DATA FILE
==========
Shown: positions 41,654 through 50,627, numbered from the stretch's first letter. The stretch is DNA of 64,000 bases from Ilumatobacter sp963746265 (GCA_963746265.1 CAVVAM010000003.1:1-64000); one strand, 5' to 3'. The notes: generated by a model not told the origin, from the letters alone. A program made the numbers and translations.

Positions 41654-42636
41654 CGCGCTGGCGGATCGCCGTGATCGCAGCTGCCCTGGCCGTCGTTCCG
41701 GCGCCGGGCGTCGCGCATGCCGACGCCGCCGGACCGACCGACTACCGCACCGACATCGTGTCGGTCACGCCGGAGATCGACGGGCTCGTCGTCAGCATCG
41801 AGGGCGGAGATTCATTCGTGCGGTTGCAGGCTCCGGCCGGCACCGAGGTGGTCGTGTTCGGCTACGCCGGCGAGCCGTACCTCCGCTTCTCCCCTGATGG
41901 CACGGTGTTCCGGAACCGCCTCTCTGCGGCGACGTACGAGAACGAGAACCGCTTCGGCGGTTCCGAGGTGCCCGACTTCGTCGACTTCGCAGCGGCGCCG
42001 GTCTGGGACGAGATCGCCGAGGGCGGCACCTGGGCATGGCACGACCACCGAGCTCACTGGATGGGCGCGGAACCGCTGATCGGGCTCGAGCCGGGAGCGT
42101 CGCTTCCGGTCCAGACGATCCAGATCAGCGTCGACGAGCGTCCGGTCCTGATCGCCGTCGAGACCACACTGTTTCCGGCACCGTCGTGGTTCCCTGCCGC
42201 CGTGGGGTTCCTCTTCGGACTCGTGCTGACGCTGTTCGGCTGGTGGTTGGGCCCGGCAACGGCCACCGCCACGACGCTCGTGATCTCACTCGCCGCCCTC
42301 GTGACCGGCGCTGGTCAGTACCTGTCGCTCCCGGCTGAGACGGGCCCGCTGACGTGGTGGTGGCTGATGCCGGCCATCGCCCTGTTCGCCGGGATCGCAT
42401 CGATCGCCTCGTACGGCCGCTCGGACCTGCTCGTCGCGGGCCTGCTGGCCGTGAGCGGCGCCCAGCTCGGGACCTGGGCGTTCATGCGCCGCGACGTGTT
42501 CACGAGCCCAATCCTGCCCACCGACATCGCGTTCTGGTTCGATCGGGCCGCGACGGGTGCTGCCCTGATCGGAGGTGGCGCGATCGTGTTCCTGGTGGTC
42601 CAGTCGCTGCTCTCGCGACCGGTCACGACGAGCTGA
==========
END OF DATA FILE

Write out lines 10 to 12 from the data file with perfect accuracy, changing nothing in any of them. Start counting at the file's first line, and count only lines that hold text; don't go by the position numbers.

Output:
42301 GTGACCGGCGCTGGTCAGTACCTGTCGCTCCCGGCTGAGACGGGCCCGCTGACGTGGTGGTGGCTGATGCCGGCCATCGCCCTGTTCGCCGGGATCGCAT
42401 CGATCGCCTCGTACGGCCGCTCGGACCTGCTCGTCGCGGGCCTGCTGGCCGTGAGCGGCGCCCAGCTCGGGACCTGGGCGTTCATGCGCCGCGACGTGTT
42501 CACGAGCCCAATCCTGCCCACCGACATCGCGTTCTGGTTCGATCGGGCCGCGACGGGTGCTGCCCTGATCGGAGGTGGCGCGATCGTGTTCCTGGTGGTC